I invited Shauna to The Blog Tour because she is a personal friend and we studied together in the WVWC MFA program. She also has an attraction to baring her soul through her writing. She is devoted to her work, and she takes amazing risks that pay off. She’s someone to listen to, someone to read.

Vernon Wildy, Jr., is a resident of Glen Allen, Virginia. He has published his work on sites such as Esse Diem for the Essays on Childhood, The Man Cave Podcast, Intentional Walk Review, and his own poetry blog, I Got Something to Say. He published his novel, Nice Guys Finish Last, in 2011. Connect with Vernon on Facebook via his author page, and on Twitter, @VernonWildyJr.

I invited Vernon to The Blog Tour because he understands that writers need community. Every Wednesday (just about) on Twitter he tweets a Happy Writers’ Wednesday (#WW) to his writer friends and associates. It touches me that he is so loyal and so constant in his efforts to thread us all together, even in a brief occasional social media moment. He also brought up a story about his adolescence that was painful and real and honest for the Essays on Childhood project. Read his essay, The Jersey, and get to know this authentic storyteller.


“Vacancy” — Advent Ghosts 2013

Vacancy

Raking his fingers through his hair, he paused at the temples. She was silent, eyes tight with increasing pain.

Filthy, really, where he’d sent her to finish but he couldn’t have her bleeding inside. And maybe she was a screamer. No one wanted to hear that.

His animals were circling, facing the doorway where the woman entered. He saw them from his bedroom window. He could see everything. He pulled a blanket over his head to shut out the light.

Tomorrow, that woman and whoever else was with her now had to go. He would make sure they were gone.

(Read more 100-word creepy stories from a range of writers on I Saw Lightening Fall’s Advent StorytellingCheck out my stories from previous years here.)

The World Blanches before Winter: Preparing for Advent Ghosts 2013

Welcome to Advent Ghosts 2013, the fifth annual shared storytelling event at I Saw Lightning Fall, Loren Eaton’s blog about “narrative, genre, and the craft of writing.” For the uninitiated, Advent Ghosts seeks to recreate the classic British tradition of swapping spooky stories at Yuletide. However, instead of penning longer pieces, we post bite-sized pieces of flash fiction for everyone to enjoy.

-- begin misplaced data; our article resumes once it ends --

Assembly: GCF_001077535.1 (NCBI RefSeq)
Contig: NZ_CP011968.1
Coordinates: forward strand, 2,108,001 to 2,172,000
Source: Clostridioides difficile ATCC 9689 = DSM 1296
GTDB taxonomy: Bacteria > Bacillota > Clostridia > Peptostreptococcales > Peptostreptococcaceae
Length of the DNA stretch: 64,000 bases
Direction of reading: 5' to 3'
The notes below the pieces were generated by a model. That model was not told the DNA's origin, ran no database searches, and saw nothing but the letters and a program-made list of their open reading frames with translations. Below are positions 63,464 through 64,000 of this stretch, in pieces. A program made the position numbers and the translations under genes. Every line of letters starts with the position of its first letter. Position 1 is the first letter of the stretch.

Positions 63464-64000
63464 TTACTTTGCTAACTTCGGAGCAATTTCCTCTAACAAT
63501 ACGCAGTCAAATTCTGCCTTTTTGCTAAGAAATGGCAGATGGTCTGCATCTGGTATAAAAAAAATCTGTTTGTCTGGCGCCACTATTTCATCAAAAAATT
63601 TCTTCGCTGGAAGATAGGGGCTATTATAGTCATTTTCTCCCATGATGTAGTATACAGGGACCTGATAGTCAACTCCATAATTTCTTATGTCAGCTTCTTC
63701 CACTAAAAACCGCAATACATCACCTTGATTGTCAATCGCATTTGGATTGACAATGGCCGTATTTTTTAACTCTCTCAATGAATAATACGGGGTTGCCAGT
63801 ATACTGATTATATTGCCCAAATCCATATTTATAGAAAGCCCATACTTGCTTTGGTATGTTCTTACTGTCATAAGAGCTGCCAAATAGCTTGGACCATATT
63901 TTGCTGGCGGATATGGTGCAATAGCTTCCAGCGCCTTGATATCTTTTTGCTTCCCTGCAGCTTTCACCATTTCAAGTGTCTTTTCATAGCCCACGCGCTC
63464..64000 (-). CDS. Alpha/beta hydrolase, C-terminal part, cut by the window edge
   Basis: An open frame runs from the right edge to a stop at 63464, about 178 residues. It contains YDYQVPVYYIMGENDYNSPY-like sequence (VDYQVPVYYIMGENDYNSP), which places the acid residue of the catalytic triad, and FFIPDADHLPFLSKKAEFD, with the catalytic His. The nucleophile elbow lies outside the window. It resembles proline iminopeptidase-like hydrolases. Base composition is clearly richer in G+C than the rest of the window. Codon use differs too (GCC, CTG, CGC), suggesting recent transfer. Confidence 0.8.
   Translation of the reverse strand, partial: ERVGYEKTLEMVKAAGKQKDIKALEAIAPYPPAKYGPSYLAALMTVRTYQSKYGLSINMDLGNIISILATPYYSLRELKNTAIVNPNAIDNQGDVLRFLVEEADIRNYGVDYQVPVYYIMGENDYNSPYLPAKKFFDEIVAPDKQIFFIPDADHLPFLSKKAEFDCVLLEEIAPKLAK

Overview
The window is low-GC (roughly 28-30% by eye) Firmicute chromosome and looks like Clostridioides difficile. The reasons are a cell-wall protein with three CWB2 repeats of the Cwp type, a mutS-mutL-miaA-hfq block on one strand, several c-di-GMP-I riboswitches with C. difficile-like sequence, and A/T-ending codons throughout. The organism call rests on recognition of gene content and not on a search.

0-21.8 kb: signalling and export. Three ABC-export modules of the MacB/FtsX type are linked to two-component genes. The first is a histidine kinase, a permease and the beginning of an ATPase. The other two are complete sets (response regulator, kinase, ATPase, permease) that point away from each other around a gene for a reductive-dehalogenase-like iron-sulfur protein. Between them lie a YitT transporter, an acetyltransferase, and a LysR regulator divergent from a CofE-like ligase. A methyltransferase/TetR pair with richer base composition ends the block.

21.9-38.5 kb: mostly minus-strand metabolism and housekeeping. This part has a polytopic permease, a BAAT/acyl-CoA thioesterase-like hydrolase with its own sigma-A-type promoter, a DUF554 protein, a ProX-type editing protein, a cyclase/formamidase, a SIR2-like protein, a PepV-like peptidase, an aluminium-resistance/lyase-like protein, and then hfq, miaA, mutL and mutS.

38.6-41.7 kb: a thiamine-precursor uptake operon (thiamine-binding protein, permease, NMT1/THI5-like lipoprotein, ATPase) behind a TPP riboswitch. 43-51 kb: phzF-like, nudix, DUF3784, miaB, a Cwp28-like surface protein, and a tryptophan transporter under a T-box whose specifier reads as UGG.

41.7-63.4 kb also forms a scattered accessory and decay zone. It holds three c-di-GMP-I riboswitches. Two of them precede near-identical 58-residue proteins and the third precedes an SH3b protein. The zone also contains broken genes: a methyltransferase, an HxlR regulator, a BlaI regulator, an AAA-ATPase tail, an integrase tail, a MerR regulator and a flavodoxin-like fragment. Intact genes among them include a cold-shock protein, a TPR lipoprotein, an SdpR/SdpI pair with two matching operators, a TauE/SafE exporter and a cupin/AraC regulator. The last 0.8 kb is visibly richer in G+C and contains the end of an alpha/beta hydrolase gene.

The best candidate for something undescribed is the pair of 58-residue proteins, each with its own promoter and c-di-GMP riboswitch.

Ghost Winter Flower by Henrik Thorn

To learn more about this tradition, read the article here about this “lost tradition.”

This is my third year writing for Advent Ghosts. In my first year I pulled some edited lines from a ghost story I wrote about meth addiction. It is called “The Escape.”

Last year, I decided to try Loren’s model of writing one piece inspired by secular Christmas traditions, and another from sacred texts.

Unwanted explores the terror we feel when an unexplained and damaged presence penetrates the safety of our families and our homes.

For Later is my take on what I’ve always seen as a poetic and disturbing element in the gifts of the three kings to the baby Jesus.

This year I am again using a sacred story in “Vacancy.” I’m curious to know if you can identify it. Enjoy this year’s submission, which will post on Friday, and if you like creepy little tales be sure to visit Loren’s blog, too! Just when I think I’ve read the most shiver-inducing tale, they get, well, more shivery!

 

Small Things in My Hand (part 3) | Elizabeth Gaucher

Oscar never changed, but his prey selection did. When he went from eating animals no one liked anyway to animals we owed cosmic reparations, it was a game changer.  A nest of baby rabbits appeared in the hollowed edge of a tree about 40 feet from the patio. Somehow they managed to live long enough to open their eyes and develop fur, though how Oscar ignored them that long is a mystery. He may have had more than enough to eat closer to the patio, and was just too lazy to slither over to the tree. The mother rabbit stayed close to her babies, and we could see her come and go from her nest. Oscar could see her come and go, too, and one day when she went, he made his move.